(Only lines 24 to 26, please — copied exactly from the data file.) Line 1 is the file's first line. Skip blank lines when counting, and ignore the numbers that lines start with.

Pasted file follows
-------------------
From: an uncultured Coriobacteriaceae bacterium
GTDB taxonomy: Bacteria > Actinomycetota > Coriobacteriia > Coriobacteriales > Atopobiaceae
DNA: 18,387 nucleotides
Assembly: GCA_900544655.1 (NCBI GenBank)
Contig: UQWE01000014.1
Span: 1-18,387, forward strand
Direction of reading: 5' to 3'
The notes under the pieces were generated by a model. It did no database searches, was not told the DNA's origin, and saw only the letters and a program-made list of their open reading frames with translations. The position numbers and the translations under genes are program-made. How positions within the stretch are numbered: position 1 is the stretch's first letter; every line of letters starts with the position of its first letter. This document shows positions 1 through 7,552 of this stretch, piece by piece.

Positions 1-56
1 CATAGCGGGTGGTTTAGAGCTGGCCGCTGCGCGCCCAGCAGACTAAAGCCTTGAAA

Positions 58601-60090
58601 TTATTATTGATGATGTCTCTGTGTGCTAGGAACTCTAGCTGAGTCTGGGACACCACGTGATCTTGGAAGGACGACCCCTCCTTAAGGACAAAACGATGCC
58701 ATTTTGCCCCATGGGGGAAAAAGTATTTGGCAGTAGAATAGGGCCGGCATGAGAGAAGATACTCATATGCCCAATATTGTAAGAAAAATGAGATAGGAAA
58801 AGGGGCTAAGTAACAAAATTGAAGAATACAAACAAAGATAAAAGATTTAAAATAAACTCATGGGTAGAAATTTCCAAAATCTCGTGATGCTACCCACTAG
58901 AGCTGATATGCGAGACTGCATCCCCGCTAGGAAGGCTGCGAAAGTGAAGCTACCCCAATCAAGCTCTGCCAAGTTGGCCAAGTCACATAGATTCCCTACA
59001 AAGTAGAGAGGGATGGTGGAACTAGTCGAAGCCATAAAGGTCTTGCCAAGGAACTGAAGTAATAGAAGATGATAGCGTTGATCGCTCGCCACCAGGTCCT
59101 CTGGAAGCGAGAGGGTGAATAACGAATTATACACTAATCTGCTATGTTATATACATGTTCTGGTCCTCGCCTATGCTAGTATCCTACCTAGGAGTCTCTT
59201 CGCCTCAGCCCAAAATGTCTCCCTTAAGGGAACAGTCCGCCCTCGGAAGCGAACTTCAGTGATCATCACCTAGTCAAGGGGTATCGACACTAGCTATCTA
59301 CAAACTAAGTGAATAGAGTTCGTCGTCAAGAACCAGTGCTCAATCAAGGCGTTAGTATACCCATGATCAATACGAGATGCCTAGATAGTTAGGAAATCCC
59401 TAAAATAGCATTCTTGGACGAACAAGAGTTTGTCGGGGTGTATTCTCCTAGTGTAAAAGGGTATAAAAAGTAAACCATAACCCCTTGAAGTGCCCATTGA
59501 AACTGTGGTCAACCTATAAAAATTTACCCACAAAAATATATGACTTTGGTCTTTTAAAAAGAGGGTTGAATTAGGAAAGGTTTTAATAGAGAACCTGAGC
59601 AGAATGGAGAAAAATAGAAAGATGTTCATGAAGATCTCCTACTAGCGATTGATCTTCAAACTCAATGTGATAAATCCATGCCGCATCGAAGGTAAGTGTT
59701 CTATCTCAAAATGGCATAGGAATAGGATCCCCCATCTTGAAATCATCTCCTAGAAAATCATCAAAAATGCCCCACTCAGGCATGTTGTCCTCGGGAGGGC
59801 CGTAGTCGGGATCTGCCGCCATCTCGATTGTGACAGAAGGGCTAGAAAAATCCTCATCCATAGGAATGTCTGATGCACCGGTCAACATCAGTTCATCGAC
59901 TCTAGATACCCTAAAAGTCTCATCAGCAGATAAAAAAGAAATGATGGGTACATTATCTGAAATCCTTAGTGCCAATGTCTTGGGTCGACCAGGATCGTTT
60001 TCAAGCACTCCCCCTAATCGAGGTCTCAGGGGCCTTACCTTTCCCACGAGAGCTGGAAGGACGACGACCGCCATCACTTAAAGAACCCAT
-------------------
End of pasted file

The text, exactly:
59801 CGTAGTCGGGATCTGCCGCCATCTCGATTGTGACAGAAGGGCTAGAAAAATCCTCATCCATAGGAATGTCTGATGCACCGGTCAACATCAGTTCATCGAC
59901 TCTAGATACCCTAAAAGTCTCATCAGCAGATAAAAAAGAAATGATGGGTACATTATCTGAAATCCTTAGTGCCAATGTCTTGGGTCGACCAGGATCGTTT
60001 TCAAGCACTCCCCCTAATCGAGGTCTCAGGGGCCTTACCTTTCCCACGAGAGCTGGAAGGACGACGACCGCCATCACTTAAAGAACCCAT